The London 2012 Paralympic Games is already changing lives

December 3, 2009

dametanni– Dame Tanni Grey-Thompson is Britain’s most successful Paralympic athlete, with a total of 16 medals, including 11 golds. She is part of the London Organising Committee of the Olympic and Paralympic Games and Vice-Chair of the Sports Advisory Group. The opinions expressed are her own. –

One of the best parts of being involved in the London 2012 Olympic and Paralympic Games is that I get to see for myself how hosting the London Games is already changing people’s lives across the world.

In the weeks before today’s 1,000 days to go milestone I was in Jordan for the launch of International Inspiration. I had been asked to come and see what the London 2012 Games are doing for children there.

International Inspiration aims to changes the lives of millions of children throughout the world by giving them better PE lessons and sport and play opportunities. It’s absolutely core to LOCOG’s (the London Organising Committee of the Olympic and Paralympic Games) commitment to use the London Games in a transformative way.

But it’s not just kids and young people around the world who are already getting involved and benefitting from London hosting the Games.

Millions of people here in the UK are already inspired by and involved, through the many sports participation programmes going on, by playing the National Lottery and by helping build the Olympic Park.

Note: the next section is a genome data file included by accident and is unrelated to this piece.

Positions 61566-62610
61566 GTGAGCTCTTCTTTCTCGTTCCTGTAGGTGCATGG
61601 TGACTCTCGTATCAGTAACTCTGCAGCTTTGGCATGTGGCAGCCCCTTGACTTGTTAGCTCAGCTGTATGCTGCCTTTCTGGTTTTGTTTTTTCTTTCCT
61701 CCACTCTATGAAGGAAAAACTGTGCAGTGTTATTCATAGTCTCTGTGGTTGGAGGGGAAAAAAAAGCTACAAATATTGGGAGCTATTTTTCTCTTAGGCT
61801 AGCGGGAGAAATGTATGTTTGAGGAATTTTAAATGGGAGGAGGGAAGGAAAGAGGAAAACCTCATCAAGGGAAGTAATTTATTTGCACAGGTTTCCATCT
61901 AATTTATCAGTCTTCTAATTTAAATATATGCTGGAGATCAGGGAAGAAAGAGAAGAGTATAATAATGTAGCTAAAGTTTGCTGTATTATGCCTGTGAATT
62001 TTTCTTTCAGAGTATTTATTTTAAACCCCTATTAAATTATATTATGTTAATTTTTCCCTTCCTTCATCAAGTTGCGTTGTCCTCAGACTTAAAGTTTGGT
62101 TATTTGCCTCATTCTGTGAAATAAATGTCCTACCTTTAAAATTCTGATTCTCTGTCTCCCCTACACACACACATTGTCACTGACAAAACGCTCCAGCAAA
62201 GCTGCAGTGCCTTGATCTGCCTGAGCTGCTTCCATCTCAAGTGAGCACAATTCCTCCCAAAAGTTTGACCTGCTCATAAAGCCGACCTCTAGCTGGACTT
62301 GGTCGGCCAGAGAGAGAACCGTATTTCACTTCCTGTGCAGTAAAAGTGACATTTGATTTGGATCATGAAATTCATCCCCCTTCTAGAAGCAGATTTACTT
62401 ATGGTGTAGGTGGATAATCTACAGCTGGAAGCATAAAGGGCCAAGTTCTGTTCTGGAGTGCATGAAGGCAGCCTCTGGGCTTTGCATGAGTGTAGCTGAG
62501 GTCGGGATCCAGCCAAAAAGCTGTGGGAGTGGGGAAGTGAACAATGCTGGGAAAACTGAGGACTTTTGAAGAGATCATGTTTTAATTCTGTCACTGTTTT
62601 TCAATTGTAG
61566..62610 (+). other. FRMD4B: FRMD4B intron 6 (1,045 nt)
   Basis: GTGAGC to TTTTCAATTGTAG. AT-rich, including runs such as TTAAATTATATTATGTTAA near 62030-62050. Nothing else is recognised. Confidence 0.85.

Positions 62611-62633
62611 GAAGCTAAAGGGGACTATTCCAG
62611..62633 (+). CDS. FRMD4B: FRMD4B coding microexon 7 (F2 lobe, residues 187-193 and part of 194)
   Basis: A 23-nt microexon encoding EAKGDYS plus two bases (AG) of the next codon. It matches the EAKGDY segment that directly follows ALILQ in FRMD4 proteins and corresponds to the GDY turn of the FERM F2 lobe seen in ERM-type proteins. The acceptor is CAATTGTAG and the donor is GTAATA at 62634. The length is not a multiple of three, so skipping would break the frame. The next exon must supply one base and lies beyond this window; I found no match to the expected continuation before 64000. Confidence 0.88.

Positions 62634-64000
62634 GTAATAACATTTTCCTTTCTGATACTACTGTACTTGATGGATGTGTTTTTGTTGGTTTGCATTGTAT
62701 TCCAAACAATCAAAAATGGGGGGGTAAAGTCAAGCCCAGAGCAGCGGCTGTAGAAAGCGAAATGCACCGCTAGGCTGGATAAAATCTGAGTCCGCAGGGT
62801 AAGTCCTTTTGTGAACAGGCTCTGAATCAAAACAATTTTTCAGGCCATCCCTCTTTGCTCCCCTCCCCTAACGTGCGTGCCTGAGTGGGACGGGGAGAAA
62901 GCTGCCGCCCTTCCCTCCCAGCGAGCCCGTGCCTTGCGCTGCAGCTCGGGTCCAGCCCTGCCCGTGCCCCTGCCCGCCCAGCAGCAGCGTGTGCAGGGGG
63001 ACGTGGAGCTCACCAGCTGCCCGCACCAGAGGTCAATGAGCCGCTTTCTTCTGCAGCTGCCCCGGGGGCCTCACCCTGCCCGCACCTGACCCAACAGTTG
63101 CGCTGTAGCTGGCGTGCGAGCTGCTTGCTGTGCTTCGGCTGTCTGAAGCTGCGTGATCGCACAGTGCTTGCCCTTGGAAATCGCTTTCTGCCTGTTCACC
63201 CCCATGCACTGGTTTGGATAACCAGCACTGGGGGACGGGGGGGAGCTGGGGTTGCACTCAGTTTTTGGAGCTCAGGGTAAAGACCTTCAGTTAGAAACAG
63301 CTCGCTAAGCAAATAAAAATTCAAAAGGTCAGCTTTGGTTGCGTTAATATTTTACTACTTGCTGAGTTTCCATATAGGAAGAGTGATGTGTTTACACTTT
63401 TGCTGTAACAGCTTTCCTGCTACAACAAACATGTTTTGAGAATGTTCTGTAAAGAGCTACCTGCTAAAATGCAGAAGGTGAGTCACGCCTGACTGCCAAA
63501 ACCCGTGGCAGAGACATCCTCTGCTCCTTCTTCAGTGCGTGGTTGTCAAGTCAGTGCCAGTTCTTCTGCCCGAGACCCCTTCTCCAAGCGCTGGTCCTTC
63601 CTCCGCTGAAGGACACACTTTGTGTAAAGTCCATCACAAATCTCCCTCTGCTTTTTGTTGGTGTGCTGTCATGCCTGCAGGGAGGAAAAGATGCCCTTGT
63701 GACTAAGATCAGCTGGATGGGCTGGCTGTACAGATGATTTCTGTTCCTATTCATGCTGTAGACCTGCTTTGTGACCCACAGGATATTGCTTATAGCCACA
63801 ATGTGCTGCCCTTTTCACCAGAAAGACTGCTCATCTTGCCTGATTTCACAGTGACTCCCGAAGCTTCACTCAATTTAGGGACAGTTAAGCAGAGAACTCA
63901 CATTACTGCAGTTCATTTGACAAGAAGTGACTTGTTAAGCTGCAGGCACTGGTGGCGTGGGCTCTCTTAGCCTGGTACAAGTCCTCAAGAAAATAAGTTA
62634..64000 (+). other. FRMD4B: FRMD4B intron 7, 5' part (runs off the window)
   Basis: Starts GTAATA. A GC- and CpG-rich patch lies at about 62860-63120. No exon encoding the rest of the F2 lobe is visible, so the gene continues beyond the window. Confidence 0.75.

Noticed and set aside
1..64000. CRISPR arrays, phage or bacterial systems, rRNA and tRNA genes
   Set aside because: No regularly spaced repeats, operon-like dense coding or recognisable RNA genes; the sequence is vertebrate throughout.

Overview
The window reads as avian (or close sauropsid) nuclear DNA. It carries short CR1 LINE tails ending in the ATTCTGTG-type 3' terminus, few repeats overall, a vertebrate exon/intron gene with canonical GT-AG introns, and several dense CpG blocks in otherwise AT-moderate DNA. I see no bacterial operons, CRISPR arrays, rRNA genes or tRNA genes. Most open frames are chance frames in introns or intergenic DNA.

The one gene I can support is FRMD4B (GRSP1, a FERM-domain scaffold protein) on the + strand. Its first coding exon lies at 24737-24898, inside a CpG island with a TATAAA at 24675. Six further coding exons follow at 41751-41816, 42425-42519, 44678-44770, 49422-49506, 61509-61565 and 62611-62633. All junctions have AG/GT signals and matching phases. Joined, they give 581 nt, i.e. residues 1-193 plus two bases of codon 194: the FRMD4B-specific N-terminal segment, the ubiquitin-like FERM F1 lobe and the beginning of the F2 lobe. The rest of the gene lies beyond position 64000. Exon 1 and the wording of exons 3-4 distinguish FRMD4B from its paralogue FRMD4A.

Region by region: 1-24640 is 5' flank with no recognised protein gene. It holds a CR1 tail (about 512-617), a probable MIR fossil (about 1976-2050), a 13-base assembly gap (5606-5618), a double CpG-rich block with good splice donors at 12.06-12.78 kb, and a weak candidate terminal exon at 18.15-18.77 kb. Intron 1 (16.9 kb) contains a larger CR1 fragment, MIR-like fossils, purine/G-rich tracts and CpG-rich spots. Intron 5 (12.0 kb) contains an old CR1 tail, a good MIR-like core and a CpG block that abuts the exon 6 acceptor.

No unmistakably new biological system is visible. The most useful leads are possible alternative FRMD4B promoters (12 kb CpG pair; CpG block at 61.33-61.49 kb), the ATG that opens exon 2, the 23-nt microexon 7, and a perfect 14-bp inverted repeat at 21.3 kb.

Once finished the Olympic Park will welcome people of all cultures, faiths and ages and be accessible to disabled people.

Not only will the Olympic Park be open to all, it will also be easily accessed by all. LOCOG will run a Games Mobility service for disabled spectators at both the Olympic and Paralympic Games.

For the first time ever disabled volunteers will be able to become drivers at both the Olympic and Paralympic Games after LOCOG’s decision to ensure its automotive provider, BMW, would deliver adaptive vehicles as part of the contract.

Work is also underway to create innovative seating bowls at venues, enabling disabled spectators to sit with family and friends rather than in designated wheelchair areas.

Every one of these initiatives, and the many more being worked on, break new ground in terms of the way we see, and respond, to disability in this country.

In Jordan, children in wheelchairs are now taking part in PE activities alongside their non-disabled friends. This simple change is making a hugely positive difference to their lives.

The effect of the London 2012 Games on the UK’s communities won’t be any less powerful.

The next 1,000 days will be a time to get behind the Paralympic Games, as a spectator, volunteer or supporter. By playing our part we can all enjoy the many benefits that will, and are, coming.

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There is little indication that Olympics and other sporting events like it do increase public participation in sport. This requires investment in local sports facilities. In the case of London 2012 the Olympics has meant money has been taken away from community and children’s sports and given to this elite sporting event. All the indications from surveys to date are that, contrary to the assertions of Games promoters participation in sport in East London, where the Olympics are being held, has actually declined.

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